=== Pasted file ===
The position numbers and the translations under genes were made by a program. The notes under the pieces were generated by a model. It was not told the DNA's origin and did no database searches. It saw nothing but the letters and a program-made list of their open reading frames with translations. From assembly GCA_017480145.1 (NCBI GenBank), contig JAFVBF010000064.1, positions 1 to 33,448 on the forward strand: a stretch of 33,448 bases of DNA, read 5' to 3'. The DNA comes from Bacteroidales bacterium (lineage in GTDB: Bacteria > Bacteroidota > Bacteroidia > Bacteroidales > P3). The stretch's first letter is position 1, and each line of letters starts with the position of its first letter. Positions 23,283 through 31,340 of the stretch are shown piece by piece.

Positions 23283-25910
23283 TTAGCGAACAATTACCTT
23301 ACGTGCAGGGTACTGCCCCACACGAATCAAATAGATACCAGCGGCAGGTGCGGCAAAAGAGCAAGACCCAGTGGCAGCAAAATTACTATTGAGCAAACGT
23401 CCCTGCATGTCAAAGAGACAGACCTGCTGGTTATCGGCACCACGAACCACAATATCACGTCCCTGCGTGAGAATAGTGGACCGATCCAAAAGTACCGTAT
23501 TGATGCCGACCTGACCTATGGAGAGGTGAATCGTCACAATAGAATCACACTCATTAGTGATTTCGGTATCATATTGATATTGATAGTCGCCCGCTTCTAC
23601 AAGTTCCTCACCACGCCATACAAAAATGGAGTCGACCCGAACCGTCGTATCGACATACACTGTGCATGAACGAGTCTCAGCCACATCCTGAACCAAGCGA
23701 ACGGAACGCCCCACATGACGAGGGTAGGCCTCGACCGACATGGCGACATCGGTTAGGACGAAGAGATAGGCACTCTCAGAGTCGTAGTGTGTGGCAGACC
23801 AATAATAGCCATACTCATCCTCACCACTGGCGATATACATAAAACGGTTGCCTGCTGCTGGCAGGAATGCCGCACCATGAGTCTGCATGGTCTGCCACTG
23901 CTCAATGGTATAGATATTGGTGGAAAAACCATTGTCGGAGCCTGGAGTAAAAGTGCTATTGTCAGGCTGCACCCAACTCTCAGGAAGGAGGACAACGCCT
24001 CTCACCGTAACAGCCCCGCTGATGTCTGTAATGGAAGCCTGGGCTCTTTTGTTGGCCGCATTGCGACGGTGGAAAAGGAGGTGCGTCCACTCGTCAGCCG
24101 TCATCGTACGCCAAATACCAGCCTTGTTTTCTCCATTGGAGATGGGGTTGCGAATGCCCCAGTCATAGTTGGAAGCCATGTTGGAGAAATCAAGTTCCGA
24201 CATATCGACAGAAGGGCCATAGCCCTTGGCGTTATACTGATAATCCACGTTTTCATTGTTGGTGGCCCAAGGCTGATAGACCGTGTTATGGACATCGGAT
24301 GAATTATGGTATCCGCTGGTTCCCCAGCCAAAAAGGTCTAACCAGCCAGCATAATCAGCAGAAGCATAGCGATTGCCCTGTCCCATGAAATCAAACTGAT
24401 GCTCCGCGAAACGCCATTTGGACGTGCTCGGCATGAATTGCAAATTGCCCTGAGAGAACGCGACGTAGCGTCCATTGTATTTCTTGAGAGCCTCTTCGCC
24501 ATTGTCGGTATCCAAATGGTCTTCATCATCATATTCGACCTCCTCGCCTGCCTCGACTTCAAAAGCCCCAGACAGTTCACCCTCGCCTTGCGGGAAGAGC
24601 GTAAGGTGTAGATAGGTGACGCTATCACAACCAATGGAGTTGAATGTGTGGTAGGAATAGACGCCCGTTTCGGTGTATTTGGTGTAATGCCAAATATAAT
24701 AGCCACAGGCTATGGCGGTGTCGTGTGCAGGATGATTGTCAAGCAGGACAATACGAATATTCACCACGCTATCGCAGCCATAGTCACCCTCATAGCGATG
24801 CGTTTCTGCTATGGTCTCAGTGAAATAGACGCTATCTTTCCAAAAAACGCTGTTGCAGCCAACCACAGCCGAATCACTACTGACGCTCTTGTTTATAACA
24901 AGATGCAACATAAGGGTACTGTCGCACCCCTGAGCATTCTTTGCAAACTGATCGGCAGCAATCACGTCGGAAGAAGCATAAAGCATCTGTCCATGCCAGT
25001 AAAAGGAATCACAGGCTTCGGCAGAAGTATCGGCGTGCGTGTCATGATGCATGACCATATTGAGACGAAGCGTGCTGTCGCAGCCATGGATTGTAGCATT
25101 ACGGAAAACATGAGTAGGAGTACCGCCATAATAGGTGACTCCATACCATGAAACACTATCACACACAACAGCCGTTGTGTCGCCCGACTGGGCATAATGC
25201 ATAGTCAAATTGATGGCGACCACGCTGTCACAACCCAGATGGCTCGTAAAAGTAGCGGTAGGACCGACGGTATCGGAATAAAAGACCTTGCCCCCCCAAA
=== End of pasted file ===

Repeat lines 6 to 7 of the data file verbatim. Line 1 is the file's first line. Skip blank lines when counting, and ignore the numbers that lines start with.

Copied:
23501 TGATGCCGACCTGACCTATGGAGAGGTGAATCGTCACAATAGAATCACACTCATTAGTGATTTCGGTATCATATTGATATTGATAGTCGCCCGCTTCTAC
23601 AAGTTCCTCACCACGCCATACAAAAATGGAGTCGACCCGAACCGTCGTATCGACATACACTGTGCATGAACGAGTCTCAGCCACATCCTGAACCAAGCGA